For those who have played ME2, you’ll remember the mining feature was a pain in the butt. You needed the resources to upgrade and so you’ll go from planet to planet and spend quite a bit of time mining resources by sending out probes based on what that particular area is rich in. ME3 uses a watered down version of that to find the item you’re supposed to find. So you’d go to a planet, it brings up the probing screen, you’ll whiz around with your scanner and send out a single probe to pick up said item.

So what’s the problem with that? Well, it’s completely pointless. In this case they could’ve just as well have gone with ME1’s method of going to a planet and simply activating a scan. You’ll get the feedback that whatever object has been found and you can move on. There’s no real reason to jump to the mining feature at all as you’re basically doing it to find a single thing that you know you’re going to find without any limitations such as time or probes.

I’ll be talking about quests and sidequests in the next post as that’s more spoilery.

What are war assets?

This gets a heading of its own because it’s almost something of a philosophical question. Something like ‘What’s the meaning of life?’ where everyone will have a different answer.

Oh come now, why the mystique?

War assets are basically what they sound like they should be. As said above, Shepard’s main mission is to pull the races together so as to take on the Reapers. So you progress through the game and you do your quests and make your choices and do your mini-sidequests, and so on. All of these things add to your score of war assets you have gathered. Some of the choices you’ve made the previous games can also add of detract from that score – some in unexpected ways. One would think that some Paragon actions would give you a higher score, but there are instances where, in fact, it does the exact opposite.

You can find your score on the war map located in the war room.

Which brings me to the whiny part of the whole war room/war assets thing.

My theory is that the guys at Bioware had this awesome idea. It was awe-inspiring. And then someone took that awesome idea… and flushed it down the toilet.

Firstly, the war map looks pretty awesome, but serves no point whatsoever in the single-player game. It shows the galaxy broken up in sectors and if you shift around between the sectors it shows you percentages of Reaper dominance. You’re given this idea, this expectation that it’s going to play a role somehow – because why else have it there? Those percentages never changed at all. It made no sense to me why I should be given that map view. It clearly is for the use of multiplayer but then don't put it into single player mode. That's just dumb and lazy. You're not supposed to be lazy. You're supposed to be Bioware, for goodness sake!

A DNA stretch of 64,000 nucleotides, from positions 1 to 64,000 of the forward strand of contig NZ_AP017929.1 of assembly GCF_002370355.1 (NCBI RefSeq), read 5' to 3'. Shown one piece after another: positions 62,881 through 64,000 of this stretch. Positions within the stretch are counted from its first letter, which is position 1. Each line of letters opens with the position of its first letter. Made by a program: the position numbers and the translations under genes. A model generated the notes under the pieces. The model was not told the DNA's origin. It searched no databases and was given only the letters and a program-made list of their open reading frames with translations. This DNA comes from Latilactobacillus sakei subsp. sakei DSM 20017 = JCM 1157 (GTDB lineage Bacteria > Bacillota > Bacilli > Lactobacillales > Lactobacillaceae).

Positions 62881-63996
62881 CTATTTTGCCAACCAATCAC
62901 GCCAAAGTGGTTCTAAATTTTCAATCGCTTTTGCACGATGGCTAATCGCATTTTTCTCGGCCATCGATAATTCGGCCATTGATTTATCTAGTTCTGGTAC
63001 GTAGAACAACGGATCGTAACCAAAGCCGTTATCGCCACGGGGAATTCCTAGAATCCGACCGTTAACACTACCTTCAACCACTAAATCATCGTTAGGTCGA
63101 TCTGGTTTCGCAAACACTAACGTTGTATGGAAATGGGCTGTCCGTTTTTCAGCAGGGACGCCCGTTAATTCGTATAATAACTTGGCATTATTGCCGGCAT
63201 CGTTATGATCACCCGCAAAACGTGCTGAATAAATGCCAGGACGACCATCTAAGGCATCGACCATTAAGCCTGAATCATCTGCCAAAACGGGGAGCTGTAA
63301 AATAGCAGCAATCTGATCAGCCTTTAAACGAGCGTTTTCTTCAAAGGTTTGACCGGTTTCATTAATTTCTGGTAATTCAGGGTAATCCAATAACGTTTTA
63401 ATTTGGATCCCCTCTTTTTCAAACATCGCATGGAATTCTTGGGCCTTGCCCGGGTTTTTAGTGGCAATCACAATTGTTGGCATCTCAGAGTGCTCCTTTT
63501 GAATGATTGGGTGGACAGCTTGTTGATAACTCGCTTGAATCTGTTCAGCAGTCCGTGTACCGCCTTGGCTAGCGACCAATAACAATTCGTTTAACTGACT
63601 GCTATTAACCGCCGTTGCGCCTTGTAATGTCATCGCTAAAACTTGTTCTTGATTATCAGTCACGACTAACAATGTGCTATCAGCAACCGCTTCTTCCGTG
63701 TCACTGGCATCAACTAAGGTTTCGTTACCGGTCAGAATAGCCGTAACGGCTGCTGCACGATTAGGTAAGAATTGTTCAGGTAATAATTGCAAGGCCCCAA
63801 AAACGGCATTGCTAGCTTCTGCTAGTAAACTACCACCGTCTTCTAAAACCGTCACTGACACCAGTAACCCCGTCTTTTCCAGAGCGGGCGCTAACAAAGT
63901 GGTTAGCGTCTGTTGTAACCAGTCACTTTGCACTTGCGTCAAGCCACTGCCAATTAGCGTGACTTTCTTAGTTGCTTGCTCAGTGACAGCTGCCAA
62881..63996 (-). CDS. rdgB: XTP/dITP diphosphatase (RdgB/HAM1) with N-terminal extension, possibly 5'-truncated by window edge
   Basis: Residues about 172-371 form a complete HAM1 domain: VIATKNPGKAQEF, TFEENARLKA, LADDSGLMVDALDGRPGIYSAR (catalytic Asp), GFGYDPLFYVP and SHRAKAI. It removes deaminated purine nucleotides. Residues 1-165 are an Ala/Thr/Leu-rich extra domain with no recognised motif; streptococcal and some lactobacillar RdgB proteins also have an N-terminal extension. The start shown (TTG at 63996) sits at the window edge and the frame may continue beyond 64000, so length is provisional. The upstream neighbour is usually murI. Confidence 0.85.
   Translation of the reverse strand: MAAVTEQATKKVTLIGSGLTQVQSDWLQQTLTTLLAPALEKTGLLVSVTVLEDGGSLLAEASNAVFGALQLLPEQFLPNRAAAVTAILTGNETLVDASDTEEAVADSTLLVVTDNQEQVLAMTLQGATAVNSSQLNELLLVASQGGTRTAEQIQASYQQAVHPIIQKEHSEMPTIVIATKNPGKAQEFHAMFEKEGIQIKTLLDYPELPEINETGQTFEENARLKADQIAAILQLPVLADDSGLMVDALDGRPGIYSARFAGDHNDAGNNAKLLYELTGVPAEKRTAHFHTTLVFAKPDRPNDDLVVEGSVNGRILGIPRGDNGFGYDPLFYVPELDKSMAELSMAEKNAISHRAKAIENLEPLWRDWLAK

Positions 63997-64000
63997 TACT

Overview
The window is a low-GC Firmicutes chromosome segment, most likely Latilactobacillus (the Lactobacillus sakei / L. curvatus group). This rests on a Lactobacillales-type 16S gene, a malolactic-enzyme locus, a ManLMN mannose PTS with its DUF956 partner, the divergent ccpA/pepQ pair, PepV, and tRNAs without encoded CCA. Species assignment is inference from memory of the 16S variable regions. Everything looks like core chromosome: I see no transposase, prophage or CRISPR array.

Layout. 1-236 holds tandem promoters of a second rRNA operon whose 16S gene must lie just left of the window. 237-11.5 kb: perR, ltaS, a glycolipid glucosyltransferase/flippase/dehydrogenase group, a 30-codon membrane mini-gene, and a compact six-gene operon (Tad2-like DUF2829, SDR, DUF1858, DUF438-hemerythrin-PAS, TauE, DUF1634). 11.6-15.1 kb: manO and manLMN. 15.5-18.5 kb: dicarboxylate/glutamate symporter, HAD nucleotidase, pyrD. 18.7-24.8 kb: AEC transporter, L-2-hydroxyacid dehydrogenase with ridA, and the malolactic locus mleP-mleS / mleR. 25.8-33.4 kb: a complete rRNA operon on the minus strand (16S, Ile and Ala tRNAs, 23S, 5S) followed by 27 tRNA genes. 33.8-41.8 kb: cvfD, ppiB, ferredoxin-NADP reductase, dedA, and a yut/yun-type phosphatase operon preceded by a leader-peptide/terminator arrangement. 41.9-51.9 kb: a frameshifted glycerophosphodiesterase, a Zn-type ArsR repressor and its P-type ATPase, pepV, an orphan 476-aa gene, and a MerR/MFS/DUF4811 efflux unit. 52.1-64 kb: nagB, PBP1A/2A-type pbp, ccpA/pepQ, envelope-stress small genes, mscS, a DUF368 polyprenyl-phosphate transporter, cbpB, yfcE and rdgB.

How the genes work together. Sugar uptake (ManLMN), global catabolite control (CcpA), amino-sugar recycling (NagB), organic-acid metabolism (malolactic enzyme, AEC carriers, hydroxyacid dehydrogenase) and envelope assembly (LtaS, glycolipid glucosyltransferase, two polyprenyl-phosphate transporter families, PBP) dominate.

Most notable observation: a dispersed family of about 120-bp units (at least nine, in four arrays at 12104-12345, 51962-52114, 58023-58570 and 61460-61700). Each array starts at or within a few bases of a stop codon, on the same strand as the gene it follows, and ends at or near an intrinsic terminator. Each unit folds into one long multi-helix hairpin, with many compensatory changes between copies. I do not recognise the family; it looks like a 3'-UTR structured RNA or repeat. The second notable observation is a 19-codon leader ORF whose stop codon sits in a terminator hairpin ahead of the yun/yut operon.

There is a similar issue of not having any use with regards to the war assets. From what I have gleaned, if you’ve gathered enough assets, there is some kind of reward. I just don’t know whether the reward that they decided on giving you is really sufficient for the amount of effort you put in. And again, I think someone had a brilliant idea that got flushed.

What I don’t understand about all of it is why the traces of unfulfilled ideas are still present in the game.

DLC gaps

Which brings me to my last bone of contention: DLC gaps. What do I mean by this? I’m going to use a comparison to a situation in ME2 so as not to spoil it for you.

So you know in ME2 how you encounter Liara in her office? Pre-DLC, there already are some changes you note and some character interaction that take place. Seeing how Ashley/Kaiden treated you a while before and how Wrex (if he survived) has his responsibilities to see to; it’s a shock but still acceptable that the asari isn’t going to drop everything to follow you. You can resent her for it, but part of you will eventually accept that she’s a wench and move on.

The DLC for Liara therefore might not be such a surprise, but it’s not an obvious setup. You don’t go in pre-DLC thinking “hm, they’re going to put something here, I can see it”. You can suspect, but you can’t know.

Fast forward to ME3 and you have shameless setups. Holes and character interaction that just screams “watch this space!!” Now some people will be excited to have that particular DLC come along (not me since I don’t have internet to link my xbox to – hence no multiplayer). It’s an awesome character or potential side-quest; definitely going to be an awesome story; yadda, yadda, yadda. But really? I find myself seriously unimpressed. Let me speculate, don’t let me know. Let me like with Liara, think that that would be a perfect spot to put a DLC. Don’t let me see that as the only reason you’ve put the character there. Especially given the reason that you do interact with them pre-DLC has no effect on the game whatsoever. That’s just annoying. You buggers.


Alright, I admit it. After writing this, I can see that I don’t have the emotional distance I thought I had. And that’s a shame, because Mass Effect 3 is actually a fantastic game. Its creators made some really strange choices but you can’t really blame the child for the parents’ actions, right? When I get into the story bit, you’ll really see me light up. I will be avoiding some parts I’ve talked about before and just focus on what I thought made this game pretty darn impressive.

To summarize this part:
-         Look: Amazing. Supports the storyline and impresses upon you the epic scale of the game.
-         Music and sound: Awesome. You really find yourself captured within the emotions and energy of the game. Also, the sound they came up with for reaper blasts is the best thing I’ve heard.
-         The Normandy: *trips over cables and gasps at the sight of her CIC* WHAT HAVE YOU DONE??????!?!!!!! Ooh some rooms are nice, ooh hello cargo bay!
-         Combat: Brilliant. Damn it Shepard! Get your ass behind that crate!
-         Enemy AI: Impressive. Stop flanking me you bastards!!
-         Space travelling and mini-sidequests: Meh. What’s the point?
-         DLC gaps: Grrrr.